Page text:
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Posted August 9, 2005
A good test preparation and a great read.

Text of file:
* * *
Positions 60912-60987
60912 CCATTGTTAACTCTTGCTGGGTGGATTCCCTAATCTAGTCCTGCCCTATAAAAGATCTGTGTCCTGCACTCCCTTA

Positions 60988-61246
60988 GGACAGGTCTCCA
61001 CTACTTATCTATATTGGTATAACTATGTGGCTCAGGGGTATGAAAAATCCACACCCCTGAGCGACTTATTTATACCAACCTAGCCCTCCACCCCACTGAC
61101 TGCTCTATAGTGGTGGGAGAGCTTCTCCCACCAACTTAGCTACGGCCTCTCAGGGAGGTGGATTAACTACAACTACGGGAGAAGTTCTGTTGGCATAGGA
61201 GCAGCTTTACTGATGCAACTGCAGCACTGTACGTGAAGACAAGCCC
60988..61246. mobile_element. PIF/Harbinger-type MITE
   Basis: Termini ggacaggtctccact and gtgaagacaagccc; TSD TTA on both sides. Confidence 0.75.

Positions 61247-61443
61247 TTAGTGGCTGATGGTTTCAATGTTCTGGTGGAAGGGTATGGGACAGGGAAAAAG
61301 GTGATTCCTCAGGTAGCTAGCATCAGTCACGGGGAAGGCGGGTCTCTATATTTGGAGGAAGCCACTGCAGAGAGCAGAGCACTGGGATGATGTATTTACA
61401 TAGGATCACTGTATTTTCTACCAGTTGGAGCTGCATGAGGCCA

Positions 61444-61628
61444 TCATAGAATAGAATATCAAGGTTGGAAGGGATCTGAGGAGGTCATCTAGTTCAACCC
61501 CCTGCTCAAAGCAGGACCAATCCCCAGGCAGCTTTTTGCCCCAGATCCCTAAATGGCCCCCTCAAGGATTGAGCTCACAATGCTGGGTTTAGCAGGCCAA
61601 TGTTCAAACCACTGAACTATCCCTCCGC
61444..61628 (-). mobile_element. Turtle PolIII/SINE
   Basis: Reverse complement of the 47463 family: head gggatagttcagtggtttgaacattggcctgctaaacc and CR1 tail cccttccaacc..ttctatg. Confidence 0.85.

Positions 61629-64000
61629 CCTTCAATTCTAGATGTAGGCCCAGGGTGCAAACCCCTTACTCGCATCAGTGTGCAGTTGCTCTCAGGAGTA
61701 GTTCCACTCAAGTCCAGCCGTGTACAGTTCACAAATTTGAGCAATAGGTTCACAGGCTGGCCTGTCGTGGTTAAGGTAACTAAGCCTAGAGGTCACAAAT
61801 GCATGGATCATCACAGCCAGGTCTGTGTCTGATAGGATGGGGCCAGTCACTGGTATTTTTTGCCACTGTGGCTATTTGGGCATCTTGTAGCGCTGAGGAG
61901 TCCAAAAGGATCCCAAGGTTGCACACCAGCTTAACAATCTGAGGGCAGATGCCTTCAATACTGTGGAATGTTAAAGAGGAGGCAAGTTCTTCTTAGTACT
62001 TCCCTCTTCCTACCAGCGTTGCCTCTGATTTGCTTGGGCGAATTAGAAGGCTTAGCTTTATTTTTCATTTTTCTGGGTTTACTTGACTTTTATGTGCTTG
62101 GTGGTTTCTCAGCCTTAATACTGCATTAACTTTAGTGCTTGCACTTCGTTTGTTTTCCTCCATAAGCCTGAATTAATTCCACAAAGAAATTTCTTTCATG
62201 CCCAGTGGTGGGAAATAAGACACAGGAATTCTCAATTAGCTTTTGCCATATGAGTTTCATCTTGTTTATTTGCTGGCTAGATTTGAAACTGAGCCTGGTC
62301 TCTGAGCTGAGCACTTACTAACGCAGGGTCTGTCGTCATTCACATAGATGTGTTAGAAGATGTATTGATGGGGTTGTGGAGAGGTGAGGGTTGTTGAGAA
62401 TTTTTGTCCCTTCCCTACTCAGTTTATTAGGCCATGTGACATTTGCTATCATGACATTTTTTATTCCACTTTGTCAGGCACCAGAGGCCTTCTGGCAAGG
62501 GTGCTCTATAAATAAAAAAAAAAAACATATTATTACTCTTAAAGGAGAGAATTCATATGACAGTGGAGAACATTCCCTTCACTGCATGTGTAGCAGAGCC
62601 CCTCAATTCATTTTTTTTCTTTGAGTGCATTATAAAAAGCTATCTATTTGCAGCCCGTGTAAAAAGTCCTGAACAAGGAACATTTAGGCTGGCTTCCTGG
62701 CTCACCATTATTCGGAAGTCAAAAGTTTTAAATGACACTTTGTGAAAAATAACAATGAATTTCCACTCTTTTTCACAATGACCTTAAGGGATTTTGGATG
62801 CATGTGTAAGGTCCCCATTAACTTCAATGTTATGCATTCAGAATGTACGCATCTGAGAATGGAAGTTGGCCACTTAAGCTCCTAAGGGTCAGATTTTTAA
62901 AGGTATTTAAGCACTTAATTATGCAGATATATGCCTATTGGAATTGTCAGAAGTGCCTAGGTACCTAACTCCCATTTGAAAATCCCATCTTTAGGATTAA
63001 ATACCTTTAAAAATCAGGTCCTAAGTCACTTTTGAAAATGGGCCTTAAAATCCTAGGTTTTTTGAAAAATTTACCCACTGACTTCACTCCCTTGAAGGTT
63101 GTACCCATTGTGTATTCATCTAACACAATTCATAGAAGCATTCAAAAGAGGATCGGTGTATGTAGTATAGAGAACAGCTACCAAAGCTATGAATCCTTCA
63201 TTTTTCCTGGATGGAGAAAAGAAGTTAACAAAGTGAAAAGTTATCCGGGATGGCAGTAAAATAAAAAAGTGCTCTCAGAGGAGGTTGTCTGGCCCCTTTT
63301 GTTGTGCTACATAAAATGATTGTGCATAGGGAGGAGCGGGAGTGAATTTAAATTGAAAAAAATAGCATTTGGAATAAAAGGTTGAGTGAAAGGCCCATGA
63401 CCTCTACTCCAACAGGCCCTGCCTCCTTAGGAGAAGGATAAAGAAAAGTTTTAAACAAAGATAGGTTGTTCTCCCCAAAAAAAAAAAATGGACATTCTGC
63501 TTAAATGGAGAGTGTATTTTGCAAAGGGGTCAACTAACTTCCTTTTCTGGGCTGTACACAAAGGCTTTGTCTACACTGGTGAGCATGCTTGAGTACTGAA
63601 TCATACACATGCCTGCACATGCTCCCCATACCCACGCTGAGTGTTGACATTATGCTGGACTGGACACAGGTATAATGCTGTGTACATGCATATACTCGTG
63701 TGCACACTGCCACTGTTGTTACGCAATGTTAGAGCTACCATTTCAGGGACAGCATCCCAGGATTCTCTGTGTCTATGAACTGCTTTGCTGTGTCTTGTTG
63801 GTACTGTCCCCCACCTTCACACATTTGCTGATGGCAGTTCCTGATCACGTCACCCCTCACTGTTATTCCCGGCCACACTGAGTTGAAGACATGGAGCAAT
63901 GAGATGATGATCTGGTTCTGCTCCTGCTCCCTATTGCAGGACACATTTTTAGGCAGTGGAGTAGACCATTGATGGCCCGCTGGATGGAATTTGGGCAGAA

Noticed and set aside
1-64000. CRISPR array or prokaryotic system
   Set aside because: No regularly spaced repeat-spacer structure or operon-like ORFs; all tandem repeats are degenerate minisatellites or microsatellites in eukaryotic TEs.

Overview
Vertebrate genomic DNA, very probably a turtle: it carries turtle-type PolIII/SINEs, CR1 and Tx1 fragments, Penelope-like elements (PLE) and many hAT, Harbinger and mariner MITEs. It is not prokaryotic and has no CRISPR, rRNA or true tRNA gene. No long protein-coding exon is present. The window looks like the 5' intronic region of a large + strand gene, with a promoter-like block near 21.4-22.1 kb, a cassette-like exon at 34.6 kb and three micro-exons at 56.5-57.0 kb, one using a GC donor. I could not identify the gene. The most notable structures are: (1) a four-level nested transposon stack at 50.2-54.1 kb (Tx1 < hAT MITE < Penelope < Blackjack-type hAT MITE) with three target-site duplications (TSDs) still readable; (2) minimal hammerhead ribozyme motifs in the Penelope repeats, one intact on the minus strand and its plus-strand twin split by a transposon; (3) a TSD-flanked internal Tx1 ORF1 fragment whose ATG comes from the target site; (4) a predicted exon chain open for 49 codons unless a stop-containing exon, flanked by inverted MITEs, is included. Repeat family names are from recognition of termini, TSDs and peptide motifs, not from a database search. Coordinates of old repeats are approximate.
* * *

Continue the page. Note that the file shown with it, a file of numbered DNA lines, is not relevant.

I have always loved history, but I never took a history course in college. The texts of the time seemed to squeeze the life and essence out of the mainstream of American life. Thus, I approached this book with a similar attitude to that of many high school students faced with the daunting U.S. history exam for the SAT. And, reading this test preparation book, I was pleasantly surprised. The authors have combined an odds-wary approach to casting out wrong answers with a lively presentation of American life beyond the list of names and accomplishments of long dead politicians. First, to the task at hand,. The Hatches, for years proprietors of a venerable test-preparation company, start by telling the student what to expect and what, exactly, what the test hopes to measure. From there, they begin the story of the United States, warts and all. And it starts where it should, with a chapter entitled, ¿ We Were Here First: Before The Europeans Set Sail¿. Then the Norse, the Spanish, and the ¿latecomers¿ English and French. This sets the scene for the tale of the British colonists, their accomplishments and grievances. The fight for independence starts with the end of the French and Indian war and goes on to the two most important documents: the Declaration and the Constitution, including the Bill of Rights. The divisions leading to the Civil war are covered in considerable detail. The more recent chapters deal with Reconstruction and its end, the Progressive ERA, the emergence of America as a world power after the twp World Wars, the postwar struggle against Communism, and, finally, the uneasy wars and peace of the 21st century. So far, so good. What makes this book different is that after each topic is sufficiently discussed, the authors guess what type of questions would be generated for this particular section. In doing so, the authors start by explaining that there are always one or two completely irrelevant answers. Already you have boosted your odds by 50 percent. In other words, half the test skill is knowing what to eliminate. But history is not only princes, presidents and potentates. A look at chapter 16 gives a good example. It ends with ¿The Lost Generation and American Literature¿. And ¿Jazz: A Sign of the Times¿, the latter mentioning that ¿It made unlikely stars out of African American musicians like Duke Ellington and Louis Armstrong at a time when racism was still deeply rooted in American society¿. That leads to ¿Crash and Burn¿ where the authors take you from the Great Depression to the New Deal. Of course, it begins with ¿Dude, What a Bummer: The Great Depression¿. There is a long and detailed discussion of our entry into the world wars, and a relatively clear explanation of the much more complicated world scene after Nazism and Fascism were chased from the scene. Domestic policy and foreign policy are exhibited in parallel topics. For example, while dealing with the Cold War the authors also give a brief sketch of Communism in America. They show, for example, how the House Un-American Activities Committee (HUAC) was a different entity from the activities of Joseph McCarthy (R-Wis. ) whose base of operations was the Senate. The authors also deal with technology, since the Declaration of Independence coincided with James Watt¿s invention of the steam engine in 1776.With the railroad¿s influence, the Hatches note, ¿In February 1854 a steam engine railroad traveled from the East Coast to Rock Island, Illinois¿ (the Mississippi had not yet been bridged). Actually, the steam locomotive traveled several different railroads, and it was not until the emergence of standard gauge and standard time that we had a coordinated system. The Hatches return to this subject with the importance of Lincoln¿s idea of the transcontinental railroad, which was completed in 1869. There is a wisecracking tone throughout the book that makes the dustiest historical facts palatable. Then, after establishing rapport with t
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